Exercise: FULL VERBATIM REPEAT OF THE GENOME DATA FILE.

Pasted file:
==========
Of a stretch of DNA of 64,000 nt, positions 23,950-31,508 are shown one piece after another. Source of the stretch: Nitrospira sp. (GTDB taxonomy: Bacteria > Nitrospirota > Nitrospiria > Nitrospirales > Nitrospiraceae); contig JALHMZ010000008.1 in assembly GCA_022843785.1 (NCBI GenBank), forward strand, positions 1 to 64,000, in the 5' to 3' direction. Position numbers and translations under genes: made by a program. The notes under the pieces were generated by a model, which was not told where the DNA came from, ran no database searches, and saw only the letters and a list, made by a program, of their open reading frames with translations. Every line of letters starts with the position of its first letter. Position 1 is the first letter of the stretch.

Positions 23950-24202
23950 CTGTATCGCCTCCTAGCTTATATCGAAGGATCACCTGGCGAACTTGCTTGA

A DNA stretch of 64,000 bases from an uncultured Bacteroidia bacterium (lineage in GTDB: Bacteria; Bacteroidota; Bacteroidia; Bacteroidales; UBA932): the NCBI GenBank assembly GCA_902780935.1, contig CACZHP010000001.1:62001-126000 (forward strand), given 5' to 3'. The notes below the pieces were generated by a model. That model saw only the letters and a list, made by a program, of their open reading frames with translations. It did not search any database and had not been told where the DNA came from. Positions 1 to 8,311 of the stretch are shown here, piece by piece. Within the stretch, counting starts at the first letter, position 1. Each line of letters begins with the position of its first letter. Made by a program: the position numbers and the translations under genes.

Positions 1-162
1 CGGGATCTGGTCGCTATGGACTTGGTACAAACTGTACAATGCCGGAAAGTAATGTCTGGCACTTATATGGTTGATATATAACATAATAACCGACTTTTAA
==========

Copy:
Of a stretch of DNA of 64,000 nt, positions 23,950-31,508 are shown one piece after another. Source of the stretch: Nitrospira sp. (GTDB taxonomy: Bacteria > Nitrospirota > Nitrospiria > Nitrospirales > Nitrospiraceae); contig JALHMZ010000008.1 in assembly GCA_022843785.1 (NCBI GenBank), forward strand, positions 1 to 64,000, in the 5' to 3' direction. Position numbers and translations under genes: made by a program. The notes under the pieces were generated by a model, which was not told where the DNA came from, ran no database searches, and saw only the letters and a list, made by a program, of their open reading frames with translations. Every line of letters starts with the position of its first letter. Position 1 is the first letter of the stretch.

Positions 23950-24202
23950 CTGTATCGCCTCCTAGCTTATATCGAAGGATCACCTGGCGAACTTGCTTGA

A DNA stretch of 64,000 bases from an uncultured Bacteroidia bacterium (lineage in GTDB: Bacteria; Bacteroidota; Bacteroidia; Bacteroidales; UBA932): the NCBI GenBank assembly GCA_902780935.1, contig CACZHP010000001.1:62001-126000 (forward strand), given 5' to 3'. The notes below the pieces were generated by a model. That model saw only the letters and a list, made by a program, of their open reading frames with translations. It did not search any database and had not been told where the DNA came from. Positions 1 to 8,311 of the stretch are shown here, piece by piece. Within the stretch, counting starts at the first letter, position 1. Each line of letters begins with the position of its first letter. Made by a program: the position numbers and the translations under genes.

Positions 1-162
1 CGGGATCTGGTCGCTATGGACTTGGTACAAACTGTACAATGCCGGAAAGTAATGTCTGGCACTTATATGGTTGATATATAACATAATAACCGACTTTTAA